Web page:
Thu, 15 May 2014 - 21:00
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Ethical Challenges in Politics Part 2

Earlier this year I put up a post on the topic of ‘Ethical Challenges in Politics’ – after I was asked to give a talk on this topic at one of the churches in my electorate.

In that post I argued that at its best politics can be a tremendous force for good.  But of course there are all too many ways in which the political system can fall short of its best – including of course if the conduct of participants in the system is deficient. 

In this post, I want to talk about three simple ethical principles that politicians should follow: keep your feet on the ground, keep your hands out of the till and keep the tanks in the barracks.

The first principle recognises the danger that politicians can succumb to a sense of self-importance – and lose touch with the day to day concerns of their constituents.

I remember thinking during my first campaign - the Bradfield by-election of 2009 - that if I were to tell a psychiatrist I was spending lots of time in public spaces surrounded by large posters of my face and people wearing t-shirts with my name on them, I would surely be diagnosed as suffering from a mental delusion.

As a politician, it is all too easy to persuade yourself that you are more important and consequential than other people, and you deserve special treatment. 

That being said, there are some important corrective forces.  A particular feature of the Australian political system, inherited from the British, is that Ministers are drawn from the Parliament.  So as well as their portfolio responsibilities, they are still local MPs, facing a steady flow of grass roots issues raised with them by constituents.  I think that is a pretty healthy thing.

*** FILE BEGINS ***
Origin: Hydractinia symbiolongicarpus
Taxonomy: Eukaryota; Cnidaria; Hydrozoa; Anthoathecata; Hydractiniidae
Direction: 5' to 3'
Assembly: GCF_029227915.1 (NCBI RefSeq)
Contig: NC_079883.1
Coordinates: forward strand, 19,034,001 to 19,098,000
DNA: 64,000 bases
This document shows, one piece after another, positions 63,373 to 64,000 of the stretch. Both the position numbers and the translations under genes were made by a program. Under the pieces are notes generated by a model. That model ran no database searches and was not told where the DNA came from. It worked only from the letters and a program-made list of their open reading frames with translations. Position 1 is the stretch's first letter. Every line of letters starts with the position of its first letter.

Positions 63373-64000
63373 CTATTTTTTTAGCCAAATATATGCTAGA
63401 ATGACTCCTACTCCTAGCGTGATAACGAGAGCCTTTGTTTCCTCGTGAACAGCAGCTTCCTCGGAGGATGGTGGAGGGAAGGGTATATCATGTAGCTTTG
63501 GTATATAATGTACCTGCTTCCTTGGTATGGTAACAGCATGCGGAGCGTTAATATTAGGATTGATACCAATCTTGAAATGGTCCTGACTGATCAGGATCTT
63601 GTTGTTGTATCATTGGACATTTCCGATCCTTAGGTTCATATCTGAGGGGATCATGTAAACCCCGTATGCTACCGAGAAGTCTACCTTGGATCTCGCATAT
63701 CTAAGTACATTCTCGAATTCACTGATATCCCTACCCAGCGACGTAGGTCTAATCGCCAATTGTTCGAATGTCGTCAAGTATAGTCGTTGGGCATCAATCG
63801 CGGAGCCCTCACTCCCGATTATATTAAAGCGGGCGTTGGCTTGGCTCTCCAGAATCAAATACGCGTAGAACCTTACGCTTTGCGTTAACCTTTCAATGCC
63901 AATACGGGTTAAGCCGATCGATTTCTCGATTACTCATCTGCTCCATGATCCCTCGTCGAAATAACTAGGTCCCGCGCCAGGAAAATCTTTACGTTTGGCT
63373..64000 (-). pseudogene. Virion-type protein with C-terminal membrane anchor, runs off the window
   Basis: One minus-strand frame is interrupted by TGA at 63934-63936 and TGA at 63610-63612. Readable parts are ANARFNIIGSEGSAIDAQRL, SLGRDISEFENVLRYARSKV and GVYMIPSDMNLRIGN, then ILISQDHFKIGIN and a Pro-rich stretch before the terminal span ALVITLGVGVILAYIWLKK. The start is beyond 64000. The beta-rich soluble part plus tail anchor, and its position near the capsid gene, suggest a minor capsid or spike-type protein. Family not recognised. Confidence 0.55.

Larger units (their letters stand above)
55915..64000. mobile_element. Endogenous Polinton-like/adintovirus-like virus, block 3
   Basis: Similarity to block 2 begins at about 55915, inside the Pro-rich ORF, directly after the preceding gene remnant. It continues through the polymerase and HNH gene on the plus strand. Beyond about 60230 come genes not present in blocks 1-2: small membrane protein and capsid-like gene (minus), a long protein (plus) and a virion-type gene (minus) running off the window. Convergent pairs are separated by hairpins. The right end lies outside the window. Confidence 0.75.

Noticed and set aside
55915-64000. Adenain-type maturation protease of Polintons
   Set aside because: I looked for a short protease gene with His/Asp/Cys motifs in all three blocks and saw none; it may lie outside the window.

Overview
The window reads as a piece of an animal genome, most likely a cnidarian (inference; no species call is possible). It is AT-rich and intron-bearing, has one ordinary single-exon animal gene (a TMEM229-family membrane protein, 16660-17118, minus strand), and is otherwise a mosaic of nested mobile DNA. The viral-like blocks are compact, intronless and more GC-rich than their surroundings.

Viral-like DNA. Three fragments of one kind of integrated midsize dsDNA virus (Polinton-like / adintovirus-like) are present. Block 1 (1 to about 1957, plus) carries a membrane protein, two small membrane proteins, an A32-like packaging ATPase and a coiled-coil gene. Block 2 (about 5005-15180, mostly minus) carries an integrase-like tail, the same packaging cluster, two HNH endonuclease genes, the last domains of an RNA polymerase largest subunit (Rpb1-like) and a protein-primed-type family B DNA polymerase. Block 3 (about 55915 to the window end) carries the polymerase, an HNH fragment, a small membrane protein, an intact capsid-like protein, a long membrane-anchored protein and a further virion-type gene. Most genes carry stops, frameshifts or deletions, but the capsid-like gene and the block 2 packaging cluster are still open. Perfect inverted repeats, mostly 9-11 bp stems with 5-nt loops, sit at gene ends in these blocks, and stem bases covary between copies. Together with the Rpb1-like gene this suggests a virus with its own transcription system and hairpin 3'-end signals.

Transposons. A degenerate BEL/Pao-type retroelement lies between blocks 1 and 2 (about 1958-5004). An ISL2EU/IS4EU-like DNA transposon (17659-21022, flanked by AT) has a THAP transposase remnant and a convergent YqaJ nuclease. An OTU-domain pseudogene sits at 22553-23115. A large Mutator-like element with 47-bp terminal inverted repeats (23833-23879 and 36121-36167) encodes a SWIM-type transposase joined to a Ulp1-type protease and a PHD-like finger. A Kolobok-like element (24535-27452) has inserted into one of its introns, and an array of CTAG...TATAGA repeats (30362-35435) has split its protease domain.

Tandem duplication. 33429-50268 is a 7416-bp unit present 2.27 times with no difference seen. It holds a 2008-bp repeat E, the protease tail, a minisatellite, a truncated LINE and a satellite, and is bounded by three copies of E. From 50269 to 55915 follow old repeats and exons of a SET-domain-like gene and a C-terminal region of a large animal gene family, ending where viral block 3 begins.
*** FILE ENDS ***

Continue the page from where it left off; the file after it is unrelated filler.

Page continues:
Keeping your hands out of the till is the second important principle: in other words, not using your office to enrich yourself personally at the expense of the interests of those you are there to represent.

With the recent ICAC hearings concerning Eddie Obeid and Ian McDonald, we have seen a textbook case of what a politician should not do.  ICAC examined the question of whether, as Minister for Mineral Resources, Ian Macdonald  opened an area in the Bylong Valley for coal exploration, to the advantage of Obeid who owned property there.

Another relevant recent case comes from the US.  Former Illinois Governor Rod Blagojevich was convicted on charges of corruption for, amongst other things, attempting to sell the right to hold the Illinois Senate seat which was vacated by Barack Obama when he was elected US President.

Corrupt behaviour is obviously a very serious ethical failing in a politician - but a look around the world tells us that there can be much more serious ethical failings in politics. 

In Australia we take it for granted that politicians are elected in a democratic process, they will respect the rules of that process and when politicians lose office they leave – rather than calling out the tanks.

In many other countries such an assumption would be seen as simply naïve - as recent events in Egypt, Syria and Ukraine show.  There are far too many instances – throughout history and including in recent times – of political leaders who assume power and then become tyrants. 

Sometimes their conduct in office is no surprise because they assumed office in an undemocratic way.   Bashar Al-Assad of Syria inherited his office from his father – and is now engaged in a murderous civil war involving brutal attacks on his own people.  Sadam Hussein came to power by force – and used it ruthlessly throughout his reign.

In other cases a political leader is elected through a democratic process – but then discards the trappings of democracy and rules as a tyrant.  The paradigm example is Adolf Hitler, who was appointed Chancellor of Germany after his Party won over 100 seats in the German parliament (the Reichstag) in 1932. 

So the third principle of ethical behaviour for politicians, I would argue, is to keep the tanks in the barracks.  In other words, politicians should never seek to use force to override democratic will.  In Australia, this may seem such a remote danger that it is not even worth discussing.  But I think it is a point worth making – because the continued working of our system of government depends on a collective respect for the democratic will.  We should work constantly to maintain and reinforce that respect. 

The three ethical principles I have discussed in this blog post are important – and also in many ways rather obvious.  In the next post in this series, I will discuss some ethical challenges in politics which are just as important – but perhaps less obvious.